The buzzer is turned on the moment the state is changed, but instantly turns off the buzzer too. I did put in the println currentMillis to check this and they actually show the same tick.
ArduinoSketchEV

Seems I didn't understand you fully or I might missed something...

If you are using millis() for timers you need to recast your code as 'tasks' and have your timer tests outside any if( ) statements so your loop always checks them. One of the 'tasks' will check if the timer has timed out and set a flag based on that and your other conditions. The buzzer is then run/stopped based on that flag.

My How to write Timers and Delays in Arduino covers using millis, and has a millisDelay class that I find convenient.
My Multi-tasking in Arduino covers writing your sketch as a series of tasks
multitaskingDiagramSmall

You need to set a start time at the state change, and as drmf says, the checking of the buzzer run time needs to be separated.

Here's the idea. You may need to declare some variables. It's not clear to me what you want to do if there is a state change while the buzzer is running. This code lets the buzzer and leds finish before the next state runs.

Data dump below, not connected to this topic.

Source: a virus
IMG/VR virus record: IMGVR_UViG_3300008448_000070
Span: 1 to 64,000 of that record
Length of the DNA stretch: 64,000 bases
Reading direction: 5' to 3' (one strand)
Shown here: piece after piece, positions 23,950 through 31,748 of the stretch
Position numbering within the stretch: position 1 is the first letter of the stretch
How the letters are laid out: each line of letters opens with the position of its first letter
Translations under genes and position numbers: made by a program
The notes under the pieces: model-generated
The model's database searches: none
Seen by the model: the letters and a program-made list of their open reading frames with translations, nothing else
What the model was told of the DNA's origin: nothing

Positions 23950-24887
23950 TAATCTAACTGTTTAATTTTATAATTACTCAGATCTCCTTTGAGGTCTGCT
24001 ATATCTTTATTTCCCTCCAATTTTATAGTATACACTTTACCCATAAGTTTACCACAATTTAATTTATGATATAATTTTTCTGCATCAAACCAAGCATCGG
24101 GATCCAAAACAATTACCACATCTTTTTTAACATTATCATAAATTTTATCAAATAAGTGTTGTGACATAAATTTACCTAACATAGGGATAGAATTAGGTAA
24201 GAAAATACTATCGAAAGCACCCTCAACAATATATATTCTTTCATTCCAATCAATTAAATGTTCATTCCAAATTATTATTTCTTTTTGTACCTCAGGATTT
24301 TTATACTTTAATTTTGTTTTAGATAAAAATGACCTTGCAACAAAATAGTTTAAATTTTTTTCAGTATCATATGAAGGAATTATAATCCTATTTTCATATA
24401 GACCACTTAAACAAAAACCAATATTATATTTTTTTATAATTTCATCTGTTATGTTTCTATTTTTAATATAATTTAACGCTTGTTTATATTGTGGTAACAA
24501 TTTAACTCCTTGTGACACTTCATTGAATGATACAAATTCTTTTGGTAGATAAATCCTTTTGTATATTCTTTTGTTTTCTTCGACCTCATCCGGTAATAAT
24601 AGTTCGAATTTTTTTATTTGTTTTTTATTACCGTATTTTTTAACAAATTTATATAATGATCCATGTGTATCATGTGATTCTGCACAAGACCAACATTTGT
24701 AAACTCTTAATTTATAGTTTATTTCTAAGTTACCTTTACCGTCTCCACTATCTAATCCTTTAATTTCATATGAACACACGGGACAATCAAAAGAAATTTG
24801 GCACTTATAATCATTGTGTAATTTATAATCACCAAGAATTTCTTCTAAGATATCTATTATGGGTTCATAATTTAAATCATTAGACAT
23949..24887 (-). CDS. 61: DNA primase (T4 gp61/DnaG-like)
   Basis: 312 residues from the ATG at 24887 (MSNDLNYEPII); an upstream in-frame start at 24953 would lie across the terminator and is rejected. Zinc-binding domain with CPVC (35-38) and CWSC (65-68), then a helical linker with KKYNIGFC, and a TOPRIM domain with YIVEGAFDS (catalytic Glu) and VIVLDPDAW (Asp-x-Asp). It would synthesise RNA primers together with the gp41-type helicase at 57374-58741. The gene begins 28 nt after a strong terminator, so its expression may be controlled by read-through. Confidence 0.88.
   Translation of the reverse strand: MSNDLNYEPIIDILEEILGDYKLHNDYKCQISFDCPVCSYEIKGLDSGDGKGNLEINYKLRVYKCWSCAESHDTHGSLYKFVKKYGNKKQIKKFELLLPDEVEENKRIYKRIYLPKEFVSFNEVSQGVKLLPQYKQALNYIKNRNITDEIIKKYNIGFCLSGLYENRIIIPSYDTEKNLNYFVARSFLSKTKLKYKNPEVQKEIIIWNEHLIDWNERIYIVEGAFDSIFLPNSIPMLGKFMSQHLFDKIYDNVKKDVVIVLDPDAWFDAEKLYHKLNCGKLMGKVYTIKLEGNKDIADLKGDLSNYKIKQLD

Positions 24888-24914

if (state != previousState && boolBuzzer == false)
{
  // Update leds and turn the buzzer on because state has changed
  updateLeds(state);
  boolBuzzer = true;
  startTime = millis();
}

if (boolBuzzer == true)
{
  //digitalWrite(13,HIGH);
  Serial.println("Start Buzzing");

  // Start timer to keep track of how long the buzzer is on
  unsigned long currentMillis = millis();

  Serial.print("begin buzzing: "); Serial.println(currentMillis);

  //if (currentMillis - previousMillis > interval)
  if (currentMillis - startTime > interval)
  {
    //previousMillis = currentMillis;
    Serial.println("Buzzer off!");
    Serial.print("end buzzing: "); Serial.println(currentMillis);
    previousState = state;
    boolBuzzer = false;
  }
}